The Easel

21st November 2017

How Modigliani’s Jewishness Informed His Art

An exhibition of Modigliani’s drawings focuses on the issue of identity. When he moved to Paris, Modigliani encountered anti-Semitism for the first time. This experience changed his art. Subsequent portraits of friends “conveyed … a degree of masklike opacity. In the artist’s late paintings, there are those who see, those who do not see, and those who cannot be seen or known.” More images are here.

Vision Quest: The Berkshire Museum Will Stop at Nothing to Sell Its Art, Including a Masterpiece by Norman Rockwell

Plans by the Berkshire Museum to sell the cream of its art collection (covered in an August newsletter) has been halted by the courts. Everyone agrees, in principle, that deaccessioning can occur – but should this apply to the best works in a collection? What if a museum faces a “donor drought”? As this admirably balanced writer observes “deaccessioning … cuts to core issues about the public trust and nonprofit stewardship”.

Carolee Schneemann Finally Gets Her Due

Carolee Schneemann is not your average painter. Often referred to as a “first generation feminist artist”, she has long focused on how men and women view their bodies differently. She commonly appeared nude in her early works in order to present the female body as other than the object of male desire. After decades of critical disapproval, this year’s Venice Biennale recognized her with its lifetime achievement award.

Face to face with Murillo at the Frick

Just over a dozen of Murillo’s portraits survive, a handful of which are on show in New York. They are celebrated for their lively, naturalistic style. Included are two self-portraits – intended as advertisements of artistic prowess. One shows him young and in his pomp; the second as a weary single parent. Technical virtuosity is evident in both but the older image has a rarer quality – truthfulness. An excellent video is here.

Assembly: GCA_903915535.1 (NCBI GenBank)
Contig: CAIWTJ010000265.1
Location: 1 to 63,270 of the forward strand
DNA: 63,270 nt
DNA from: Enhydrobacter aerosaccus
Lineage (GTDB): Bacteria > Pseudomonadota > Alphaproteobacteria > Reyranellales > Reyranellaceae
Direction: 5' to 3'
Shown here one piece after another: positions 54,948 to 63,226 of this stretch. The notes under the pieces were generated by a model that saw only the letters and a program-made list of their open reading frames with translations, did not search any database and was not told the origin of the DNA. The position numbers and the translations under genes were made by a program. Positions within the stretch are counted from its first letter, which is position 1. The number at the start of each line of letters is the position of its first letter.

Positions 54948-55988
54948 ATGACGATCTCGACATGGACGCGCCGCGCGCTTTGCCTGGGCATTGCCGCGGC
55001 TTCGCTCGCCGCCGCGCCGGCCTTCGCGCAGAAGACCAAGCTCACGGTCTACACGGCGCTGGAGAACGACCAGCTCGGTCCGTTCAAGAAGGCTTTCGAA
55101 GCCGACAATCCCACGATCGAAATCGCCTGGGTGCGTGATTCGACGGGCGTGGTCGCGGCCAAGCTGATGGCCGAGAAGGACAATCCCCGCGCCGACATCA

31st October 2017

Sleeping By The Mississippi

As a young photographer with “nothing to lose” Soth did a road trip down the Mississippi. The resultant book, just re-printed, is regarded as one of the “great representations of the United States”.  “Charles – with his aviation gear and model airplanes – represents a “humble search for creative exploration”. Sleeping by the Mississippi, [is] a lyrical way of moving through the world that hints at sleep and dreams.”

Murakami Deftly Modernizes Japanese Art in MFA Exhibit

A new perspective on the puzzle that is Murakami. Eccentric humour is a long standing tradition in Japanese art. Boston’s MFA is using its collection of historic Japanese masterpieces to place Murakami squarely within this tradition. Criticism of Murakami – that his art is too decorative – perhaps fails to take account of these foundations. The curator notes “He said to me, ‘There’s a need for play. It’s just fun.’” A video (2 min) is here.

Saul Steinberg’s View of the World

Steinberg aimed to draw like a child. Easier said than done over a decades-long career. Magazine drawings, which brought fame, ran in parallel with a diverse artistic career that ignored boundaries. Steinberg was aware of the category confusion – his self-description was “a writer who draws”. And his description of his work also had a certain innocence: “[my hand explains] to myself what goes on in my mind.” More images are here.

Image: Saul Steinberg Foundation